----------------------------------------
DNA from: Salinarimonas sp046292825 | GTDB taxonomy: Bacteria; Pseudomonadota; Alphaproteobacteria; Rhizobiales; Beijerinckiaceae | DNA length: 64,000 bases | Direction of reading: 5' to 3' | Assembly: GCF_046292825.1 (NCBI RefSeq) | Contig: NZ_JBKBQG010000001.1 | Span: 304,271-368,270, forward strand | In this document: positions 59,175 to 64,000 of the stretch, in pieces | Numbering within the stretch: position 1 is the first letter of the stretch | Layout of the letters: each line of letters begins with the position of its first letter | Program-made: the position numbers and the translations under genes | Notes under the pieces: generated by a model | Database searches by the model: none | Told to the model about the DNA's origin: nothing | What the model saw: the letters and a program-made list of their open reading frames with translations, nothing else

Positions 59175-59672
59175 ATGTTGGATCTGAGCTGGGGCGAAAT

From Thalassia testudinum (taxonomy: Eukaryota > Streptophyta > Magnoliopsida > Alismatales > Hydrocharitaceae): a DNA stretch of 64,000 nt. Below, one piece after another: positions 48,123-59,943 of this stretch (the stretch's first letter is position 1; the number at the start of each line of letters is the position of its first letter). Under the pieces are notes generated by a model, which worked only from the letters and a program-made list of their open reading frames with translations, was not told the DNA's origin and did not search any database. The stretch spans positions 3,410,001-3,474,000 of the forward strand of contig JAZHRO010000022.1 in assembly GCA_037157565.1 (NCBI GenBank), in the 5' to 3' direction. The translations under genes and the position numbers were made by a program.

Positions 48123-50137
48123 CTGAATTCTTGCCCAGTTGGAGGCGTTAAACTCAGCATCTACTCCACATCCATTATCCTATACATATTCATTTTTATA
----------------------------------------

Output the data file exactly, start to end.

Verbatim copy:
DNA from: Salinarimonas sp046292825 | GTDB taxonomy: Bacteria; Pseudomonadota; Alphaproteobacteria; Rhizobiales; Beijerinckiaceae | DNA length: 64,000 bases | Direction of reading: 5' to 3' | Assembly: GCF_046292825.1 (NCBI RefSeq) | Contig: NZ_JBKBQG010000001.1 | Span: 304,271-368,270, forward strand | In this document: positions 59,175 to 64,000 of the stretch, in pieces | Numbering within the stretch: position 1 is the first letter of the stretch | Layout of the letters: each line of letters begins with the position of its first letter | Program-made: the position numbers and the translations under genes | Notes under the pieces: generated by a model | Database searches by the model: none | Told to the model about the DNA's origin: nothing | What the model saw: the letters and a program-made list of their open reading frames with translations, nothing else

Positions 59175-59672
59175 ATGTTGGATCTGAGCTGGGGCGAAAT

From Thalassia testudinum (taxonomy: Eukaryota > Streptophyta > Magnoliopsida > Alismatales > Hydrocharitaceae): a DNA stretch of 64,000 nt. Below, one piece after another: positions 48,123-59,943 of this stretch (the stretch's first letter is position 1; the number at the start of each line of letters is the position of its first letter). Under the pieces are notes generated by a model, which worked only from the letters and a program-made list of their open reading frames with translations, was not told the DNA's origin and did not search any database. The stretch spans positions 3,410,001-3,474,000 of the forward strand of contig JAZHRO010000022.1 in assembly GCA_037157565.1 (NCBI GenBank), in the 5' to 3' direction. The translations under genes and the position numbers were made by a program.

Positions 48123-50137
48123 CTGAATTCTTGCCCAGTTGGAGGCGTTAAACTCAGCATCTACTCCACATCCATTATCCTATACATATTCATTTTTATA